“Confirmed Judges, Confirmed Fears” is a blog series documenting the harmful impact of President Trump’s judges on Americans’ rights and liberties. Cases in the series can be found by issue and by judge at this link.
Trump Sixth Circuit Judge Amul Thapar argued in dissent that federal class actions should be extremely limited, so that effectively only people within one state can form a class, even if a corporation’s misconduct harms people in many states. The panel majority rejected Thapar’s claim in its March 2021 ruling was Lyngaas v. Curaden AG.
Brian Lyngaas is a dentist in Michigan who received unsolicited advertisements for toothbrushes manufactured by Curaden AG from its American distributor Curaden USA These ads were sent out to over 46,000 different fax numbers in multiple states. On behalf of similarly situated dental professionals, Lyngaas filed suit in district court in Michigan, contending that the faxes constituted a violation of the Telephone Communications Protections Act (TCPA). The district court certified the case as a class action and ruled in favor of Lyngaas and awarded damages, although it held that only the company that improperly sent the ads, not its parent corporation, could be liable for violating the TCPA. Both parties appealed.
A Sixth Circuit panel affirmed the ruling of the district court in a 2-1 decision. The majority explained that the district court had correctly interpreted the law and applied the facts, including with respect to the TCPA and the “claims-administration process” it set up to deal with relief for the individual class members around the country. Based on the facts and the law, the majority went on, the situation in the case, where “unsolicited fax advertisements” were improperly sent to “a target list of fax numbers,” is “precisely the type best handled” through such a process.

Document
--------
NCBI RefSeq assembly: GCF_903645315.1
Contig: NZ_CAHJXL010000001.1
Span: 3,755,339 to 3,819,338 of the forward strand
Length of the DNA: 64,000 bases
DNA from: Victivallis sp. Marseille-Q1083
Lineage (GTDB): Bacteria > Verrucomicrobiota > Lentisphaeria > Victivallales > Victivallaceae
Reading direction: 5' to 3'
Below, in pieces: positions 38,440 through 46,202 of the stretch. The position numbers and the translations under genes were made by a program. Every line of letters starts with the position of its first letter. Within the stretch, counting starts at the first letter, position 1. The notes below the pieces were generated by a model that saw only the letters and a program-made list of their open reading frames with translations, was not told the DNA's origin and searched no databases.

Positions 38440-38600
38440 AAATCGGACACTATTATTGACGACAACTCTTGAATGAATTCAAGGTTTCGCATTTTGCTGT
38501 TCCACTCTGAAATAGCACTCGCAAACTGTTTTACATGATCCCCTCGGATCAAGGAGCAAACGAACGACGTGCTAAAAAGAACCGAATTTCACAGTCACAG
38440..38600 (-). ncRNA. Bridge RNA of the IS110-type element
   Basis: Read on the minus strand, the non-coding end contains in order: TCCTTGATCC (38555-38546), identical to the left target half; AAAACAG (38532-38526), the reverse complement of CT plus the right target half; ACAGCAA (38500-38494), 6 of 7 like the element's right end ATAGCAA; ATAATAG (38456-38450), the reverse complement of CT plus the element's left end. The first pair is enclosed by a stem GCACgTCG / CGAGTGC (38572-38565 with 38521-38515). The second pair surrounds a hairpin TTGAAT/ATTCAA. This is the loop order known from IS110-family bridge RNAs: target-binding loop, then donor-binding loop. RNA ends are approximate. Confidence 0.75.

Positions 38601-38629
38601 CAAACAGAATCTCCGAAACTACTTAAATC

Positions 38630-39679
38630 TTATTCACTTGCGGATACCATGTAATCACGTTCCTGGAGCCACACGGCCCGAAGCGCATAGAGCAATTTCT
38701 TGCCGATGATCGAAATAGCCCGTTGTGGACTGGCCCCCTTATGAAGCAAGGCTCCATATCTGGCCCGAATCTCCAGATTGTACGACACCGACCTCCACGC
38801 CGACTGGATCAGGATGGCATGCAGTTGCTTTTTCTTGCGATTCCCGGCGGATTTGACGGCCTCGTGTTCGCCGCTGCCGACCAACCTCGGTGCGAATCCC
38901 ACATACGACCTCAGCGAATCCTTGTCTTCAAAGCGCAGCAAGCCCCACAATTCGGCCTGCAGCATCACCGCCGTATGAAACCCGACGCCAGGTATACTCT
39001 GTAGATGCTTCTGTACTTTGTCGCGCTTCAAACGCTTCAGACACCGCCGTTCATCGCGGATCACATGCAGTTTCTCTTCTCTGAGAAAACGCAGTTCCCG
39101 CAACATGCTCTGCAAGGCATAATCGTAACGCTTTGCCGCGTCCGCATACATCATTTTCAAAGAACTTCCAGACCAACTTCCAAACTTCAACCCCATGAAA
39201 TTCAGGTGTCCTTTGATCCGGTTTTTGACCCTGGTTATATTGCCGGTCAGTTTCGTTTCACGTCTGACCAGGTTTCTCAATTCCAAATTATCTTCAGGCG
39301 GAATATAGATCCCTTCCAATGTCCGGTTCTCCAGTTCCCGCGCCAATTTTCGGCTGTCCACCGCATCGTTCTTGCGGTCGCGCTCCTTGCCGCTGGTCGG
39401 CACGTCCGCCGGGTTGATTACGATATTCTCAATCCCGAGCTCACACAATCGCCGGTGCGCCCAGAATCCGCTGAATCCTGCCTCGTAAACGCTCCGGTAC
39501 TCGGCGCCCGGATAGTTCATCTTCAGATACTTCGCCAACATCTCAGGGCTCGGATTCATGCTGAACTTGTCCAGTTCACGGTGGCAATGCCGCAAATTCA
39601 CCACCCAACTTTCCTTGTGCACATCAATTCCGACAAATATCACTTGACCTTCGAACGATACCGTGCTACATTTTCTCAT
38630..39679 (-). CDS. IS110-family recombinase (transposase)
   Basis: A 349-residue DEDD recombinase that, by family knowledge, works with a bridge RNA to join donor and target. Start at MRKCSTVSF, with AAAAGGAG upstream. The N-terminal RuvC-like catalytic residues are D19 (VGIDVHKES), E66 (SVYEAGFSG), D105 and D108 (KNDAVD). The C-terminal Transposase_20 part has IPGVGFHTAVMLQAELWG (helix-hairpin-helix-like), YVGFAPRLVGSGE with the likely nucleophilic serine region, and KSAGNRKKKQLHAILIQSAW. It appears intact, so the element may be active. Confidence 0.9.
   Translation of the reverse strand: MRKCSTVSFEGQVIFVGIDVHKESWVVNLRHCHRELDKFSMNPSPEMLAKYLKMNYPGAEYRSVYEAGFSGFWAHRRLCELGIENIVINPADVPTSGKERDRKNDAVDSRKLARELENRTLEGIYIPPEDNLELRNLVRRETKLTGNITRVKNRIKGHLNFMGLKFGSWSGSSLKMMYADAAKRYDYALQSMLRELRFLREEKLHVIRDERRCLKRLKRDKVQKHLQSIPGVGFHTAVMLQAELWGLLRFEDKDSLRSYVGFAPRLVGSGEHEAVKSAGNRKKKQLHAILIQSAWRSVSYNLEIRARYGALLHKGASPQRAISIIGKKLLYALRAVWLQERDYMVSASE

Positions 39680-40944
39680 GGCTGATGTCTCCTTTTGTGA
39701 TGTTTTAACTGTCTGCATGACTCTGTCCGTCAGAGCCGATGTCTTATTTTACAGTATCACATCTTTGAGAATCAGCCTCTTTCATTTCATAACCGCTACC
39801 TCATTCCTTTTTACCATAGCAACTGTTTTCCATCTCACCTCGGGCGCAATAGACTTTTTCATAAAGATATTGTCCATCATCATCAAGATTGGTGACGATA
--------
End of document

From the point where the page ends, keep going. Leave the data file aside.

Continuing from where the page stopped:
Trump judge Thapar dissented in favor of Curaden on two issues. He argued that Curaden did not violate the TCPA at all with respect to people who received the fax via computer because the law supposedly “does not make it illegal to send unauthorized fax ads to computers,” which he claimed were different for these purposes than “telephone facsimile machine[s]” as stated in the statute. The majority squarely rejected that claim, noting that the statutory language “clearly covers more than a traditional fax machine” and includes “equipment” like computers that have the “capacity” to “transcribe text and messages,” as the FCC determined in 2015.
In an even more troubling argument, Thapar claimed that the lawsuit, as well as many others, could not be brought as a class action at all with respect to people who did not live in Michigan, because a court in Michigan could not get “personal jurisdiction” over Curaden as to “each unnamed class member.” He based this largely on the Supreme Court decision in the Bristol-Myers Squibb case, where the Supreme Court ruled that a state court must be able to get personal jurisdiction over a defendant as to each person who sues in a “mass-tort action.”